'X Factor' winner Tate Stevens' tips for Season 3 hopefuls
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With 11,000 people already registered and thousands more expected to walk up to audition at Nassau Coliseum, all the singers are looking for ways to get noticed by "The X Factor" producers. (Judges Simon Cowell and Demi Lovato aren't expected to attend, and no replacements have been named for Britney Spears and L.A. Reid, who were judges last season.) Here are five tips from last season's winner, Tate Stevens, for those looking to stand out from the crowd:
1. BE YOURSELF Stevens says the exhaustive screening process is designed to shake people who are putting on an act for the cameras. "Don't try to be anybody you're not," he says, "because they'll see through it."
2. DO WHAT YOU DO BEST Trying to pick songs the judges will like instead of something you do well is a bad plan, says Stevens. "Don't second-guess," he says. "Don't say, 'I could really do this Ke$ha song because that's hot on the radio right now.' Whatever's the best thing you've got, bring it."
3. PICK GREAT SONGS Stevens says his show mentor, L.A. Reid, told him early on that he didn't know much about country music, but he responded to great songs. "Our whole mentality was to pick the best song for each situation," he says. "It worked, apparently."
4. SING FROM THE HEART Though Stevens knew he'd face an uphill battle if he stuck with country songs throughout the competition, he thought fans would respect it. "I wanted to stay true to what I would do," he says. "I would stretch here and there, but I didn't want to stray too far from country."
5. GET READY TO WORK "It's a lot tougher than I ever thought it ever could be," he says of the rigorous schedule of the show. "I'm not gonna lie. It's a long grind. But it was an amazing experience. It changed my life."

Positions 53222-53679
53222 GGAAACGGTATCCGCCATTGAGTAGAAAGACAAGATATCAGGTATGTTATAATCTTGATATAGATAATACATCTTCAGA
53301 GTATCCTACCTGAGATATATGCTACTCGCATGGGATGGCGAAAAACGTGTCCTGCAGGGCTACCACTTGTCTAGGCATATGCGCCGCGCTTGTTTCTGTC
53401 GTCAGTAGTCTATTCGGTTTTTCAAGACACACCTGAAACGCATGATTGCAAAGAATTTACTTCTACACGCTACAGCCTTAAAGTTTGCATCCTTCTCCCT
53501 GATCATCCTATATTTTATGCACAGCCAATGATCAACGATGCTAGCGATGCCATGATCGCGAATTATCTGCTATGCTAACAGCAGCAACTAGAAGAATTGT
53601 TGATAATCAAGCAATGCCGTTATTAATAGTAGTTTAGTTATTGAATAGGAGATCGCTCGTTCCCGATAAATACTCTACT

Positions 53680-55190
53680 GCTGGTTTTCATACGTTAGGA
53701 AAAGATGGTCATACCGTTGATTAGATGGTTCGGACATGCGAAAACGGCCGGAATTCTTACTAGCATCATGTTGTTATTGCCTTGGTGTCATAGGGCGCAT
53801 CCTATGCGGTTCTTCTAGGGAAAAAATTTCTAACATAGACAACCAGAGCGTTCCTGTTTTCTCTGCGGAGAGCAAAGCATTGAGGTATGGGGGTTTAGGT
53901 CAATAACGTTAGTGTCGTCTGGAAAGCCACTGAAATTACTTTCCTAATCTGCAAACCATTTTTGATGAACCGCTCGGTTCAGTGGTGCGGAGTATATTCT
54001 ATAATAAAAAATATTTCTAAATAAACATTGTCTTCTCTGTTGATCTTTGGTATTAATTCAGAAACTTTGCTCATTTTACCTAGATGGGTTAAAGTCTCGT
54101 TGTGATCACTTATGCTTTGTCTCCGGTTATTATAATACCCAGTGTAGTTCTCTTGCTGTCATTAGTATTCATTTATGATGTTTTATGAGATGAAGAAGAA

From a rainy audition to reigning 'X Factor' champ
Tate Stevens wasn't going to audition for "The X Factor" last year.
"I didn't even really want to do the show," says the reigning "X Factor" champion, sitting in the lounge of a midtown Manhattan hotel. "My wife and kids . . . signed me up without me knowing."
The 38-year-old country singer from Belton, Mo., said he decided to go to the show's Kansas City auditions only because his wife agreed to stand in line with him, and he thought she would decide to go home pretty quickly. "We had to get there early early in the morning," Stevens recalls. "It was kinda drizzly rain, and I thought, 'Uh-huh, she's not going to want to stand out here with all these thousands of people.' But she hung in there. Luckily, she did."
After leading for most of the season, Stevens won "X Factor" and a $5 million recording contract in December. His major-label debut album, "Tate Stevens" (SYCO Music/RCA Nashville), hits stores Tuesday, with the single "The Power of a Love Song" starting to climb the country charts.
Regardless of how it performs, the album already has made several dreams come true for Stevens, who got to co-write "I Got This" with one of his favorite singers, Joe Diffie. "He's one of my heroes and a super-super nice guy," Stevens says. "It was a great experience, and we got a great song out of it."
Stevens was able to co-write three of the album's songs, despite the intense time pressure to finish the record quickly. "I would have liked to have written all of them, but that just wasn't possible," he says. "I'm thrilled I was able to work on three of them, but I would have been OK if I didn't write any of them. It was best song wins."
"I'm just really excited for the chance to get people to hear it," he says.
WHAT "X Factor" tryouts
WHEN | WHERE 7 a.m. April 25, Nassau Coliseum (If you're not in line by 7 a.m., you won't get seen by producers.)
WHEN TO REGISTER April 23 and 24 at Nassau Coliseum; no overnight camping allowed.
(You also can register online. Either way, you'll need to go to the coliseum on those days for a wristband.)
WHAT TO SING Prepare to sing a verse and a chorus from three songs a cappella. If you move on to the next round, you may be asked to sing two songs with a backing track.
WHAT TO WEAR Clothing that does not have any visible names or logos.